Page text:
Let’s face it, the pandemic has affected all of us. Some have lost jobs, some are working from home now and some are working more hours outside our homes than ever before. No matter how your life has changed, one thing is for sure: your life has changed. Change often leads to opportunity and in today’s blog, I’ll share how life during a pandemic is an opportunity for great design!
Here are 5 design tips on how to spruce up your home during this unprecedented time.
SHOP YOUR HOME
You’ve traveled, lived an interesting life, and collected some really great things. It’s time to showcase those treasures in a whole new way. Start by looking at your decor in a new light. Collect all of your decorative items and place them together in a neutral spot such as on your dining table. It is important to take this step so that your home is now a blank canvas for decorating. Next, organize the decorations by color and pattern. This allows you to see which pieces will work best together. For instance, a set of vases or candleholders placed in a tray makes a beautiful dining centerpiece. A sideboard or console table get an updated look by layering a mirror, artwork and decorative items. Be sure to place decor in odd numbers to create balance.
RETHINK YOUR BOOKSHELVES
Bookshelves are a great place to display memorable keepsakes, family photos, and beautiful books, but they often get cluttered. Space decor and books out evenly so that there is balance between books and objects. Keep the color scheme similar to give a unified appearance. For instance, choose your main color, add a neutral and an accent color. Keep objects and book jackets that fit into this color scheme so that your bookshelves are cohesive.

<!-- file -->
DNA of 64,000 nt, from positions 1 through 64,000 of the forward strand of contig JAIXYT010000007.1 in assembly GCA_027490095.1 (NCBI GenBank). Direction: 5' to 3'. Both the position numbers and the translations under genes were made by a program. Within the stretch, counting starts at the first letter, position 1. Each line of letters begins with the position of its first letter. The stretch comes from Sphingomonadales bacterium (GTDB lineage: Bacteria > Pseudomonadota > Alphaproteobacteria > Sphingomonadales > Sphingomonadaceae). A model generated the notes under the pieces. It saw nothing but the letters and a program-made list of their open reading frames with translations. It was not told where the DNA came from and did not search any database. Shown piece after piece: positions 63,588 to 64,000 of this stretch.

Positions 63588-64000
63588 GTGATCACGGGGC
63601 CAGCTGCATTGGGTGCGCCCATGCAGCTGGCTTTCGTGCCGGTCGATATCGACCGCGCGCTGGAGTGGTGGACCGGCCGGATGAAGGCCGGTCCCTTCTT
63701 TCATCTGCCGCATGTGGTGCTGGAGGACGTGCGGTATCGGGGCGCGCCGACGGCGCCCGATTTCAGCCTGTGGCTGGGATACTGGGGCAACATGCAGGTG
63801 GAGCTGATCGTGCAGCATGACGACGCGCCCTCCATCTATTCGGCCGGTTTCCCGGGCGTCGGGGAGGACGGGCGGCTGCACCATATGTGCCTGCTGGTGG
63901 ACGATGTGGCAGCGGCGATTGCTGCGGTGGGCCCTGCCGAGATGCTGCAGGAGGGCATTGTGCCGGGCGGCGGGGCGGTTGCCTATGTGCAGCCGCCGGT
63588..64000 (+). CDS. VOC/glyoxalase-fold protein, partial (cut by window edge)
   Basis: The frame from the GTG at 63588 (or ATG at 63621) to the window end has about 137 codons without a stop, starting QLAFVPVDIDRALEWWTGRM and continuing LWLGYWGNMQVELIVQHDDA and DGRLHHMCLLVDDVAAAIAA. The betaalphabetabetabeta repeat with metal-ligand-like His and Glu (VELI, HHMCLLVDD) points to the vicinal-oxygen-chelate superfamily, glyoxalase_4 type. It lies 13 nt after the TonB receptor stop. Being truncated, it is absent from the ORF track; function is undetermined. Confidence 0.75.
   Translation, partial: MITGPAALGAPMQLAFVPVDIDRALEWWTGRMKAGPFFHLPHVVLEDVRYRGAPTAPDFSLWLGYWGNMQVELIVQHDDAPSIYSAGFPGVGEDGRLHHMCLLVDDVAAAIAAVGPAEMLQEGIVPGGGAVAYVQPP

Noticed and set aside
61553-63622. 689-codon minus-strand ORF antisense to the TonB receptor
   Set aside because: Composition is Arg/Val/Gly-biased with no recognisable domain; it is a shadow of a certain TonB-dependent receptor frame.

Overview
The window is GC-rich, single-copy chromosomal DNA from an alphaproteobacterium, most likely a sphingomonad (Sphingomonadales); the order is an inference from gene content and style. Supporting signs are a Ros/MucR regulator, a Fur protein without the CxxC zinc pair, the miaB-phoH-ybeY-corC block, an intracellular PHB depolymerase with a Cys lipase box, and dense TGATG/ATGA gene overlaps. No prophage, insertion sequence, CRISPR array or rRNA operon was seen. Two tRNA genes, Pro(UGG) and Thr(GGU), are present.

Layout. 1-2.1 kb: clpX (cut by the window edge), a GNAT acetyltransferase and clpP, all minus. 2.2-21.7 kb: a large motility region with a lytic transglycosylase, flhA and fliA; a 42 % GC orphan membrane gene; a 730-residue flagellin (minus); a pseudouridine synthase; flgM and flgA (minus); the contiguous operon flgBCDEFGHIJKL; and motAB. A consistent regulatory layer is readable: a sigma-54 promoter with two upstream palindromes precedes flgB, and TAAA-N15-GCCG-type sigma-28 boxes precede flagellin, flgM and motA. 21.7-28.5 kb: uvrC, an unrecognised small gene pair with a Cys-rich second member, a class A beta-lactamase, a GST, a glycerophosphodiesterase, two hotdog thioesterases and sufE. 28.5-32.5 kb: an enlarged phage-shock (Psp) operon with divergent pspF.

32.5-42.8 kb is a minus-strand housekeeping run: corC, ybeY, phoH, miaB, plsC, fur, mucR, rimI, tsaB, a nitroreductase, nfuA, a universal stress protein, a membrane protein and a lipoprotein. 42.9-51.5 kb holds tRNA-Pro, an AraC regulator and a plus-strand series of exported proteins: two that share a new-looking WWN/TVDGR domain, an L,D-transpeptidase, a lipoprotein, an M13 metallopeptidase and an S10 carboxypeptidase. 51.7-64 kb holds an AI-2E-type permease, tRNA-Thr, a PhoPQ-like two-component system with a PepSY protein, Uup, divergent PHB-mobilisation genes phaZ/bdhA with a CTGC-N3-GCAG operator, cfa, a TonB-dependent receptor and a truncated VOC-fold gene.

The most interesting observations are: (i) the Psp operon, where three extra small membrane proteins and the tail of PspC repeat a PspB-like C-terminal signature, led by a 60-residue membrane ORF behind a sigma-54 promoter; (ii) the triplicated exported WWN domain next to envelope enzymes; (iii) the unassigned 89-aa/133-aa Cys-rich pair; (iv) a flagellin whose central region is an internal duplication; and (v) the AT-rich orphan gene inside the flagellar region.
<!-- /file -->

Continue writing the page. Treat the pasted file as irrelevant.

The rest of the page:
CREATE A GREAT OFFICE AT HOME
Working from home has many wonderful benefits… and distractions. Perhaps you are juggling having the kids home asking you questions while you are trying to maintain your professionalism on your latest Zoom call. Or, your dog has become spoiled with the extra attention and doesn’t respect your work hours. No matter how you office from home, I am going to share a few ideas to help you create a great office space at home.
Designate a specific area of your home as your office. This is where you will place your desk and office supplies. Not everyone has a whole room to spare for their office, so be creative. A secretary desk doubled as your bedside table in your bedroom is a great place to work. How about a slender console table tucked along a long wall? Once you no longer need the console table as a desk, you are free to decorate it with lamps, greenery and artwork. Another great place for a desk is at the end of a hallway where a small desk stretches across the width of the hallway.
Keep your desk area neat. It goes without saying that a tidy desk makes all the difference in our mental clarity. Although, when I am in my “creative space” my desk is known to get a little messy! The more we have our things together, the better our minds feel clear and ready to focus. If you need a place to let the creativity flow, consider a dry erase board or cork board to hold your scribbles and notes. When sharing your desk with others, consider utilizing a portable file folder for your things so that sharing the space is simple and easy.
FRESHEN UP WITH PAINT
Updating your wall, ceiling or trim color can make a remarkable difference in your home. Over time, paint colors fade and walls get scuffed. Adding a fresh coat of paint is an inexpensive way to make a big difference in your home. An updated wall color also takes years off the wear and tear of a house. Keep an eye out for future blogs where I’ll dive deep into all things paint.
STEP BACK AND APPRECIATE YOUR HOME
Our homes are where we create memories and do life with our family and friends. They are our haven and refuge, especially during a pandemic. Take time to step back and appreciate the laughter you hear, the giggles, messy meals, the family movie nights, game day fun and all the things that make your house your home. I love what designer David Hicks said, “The best rooms have something to say about the people who live in them.”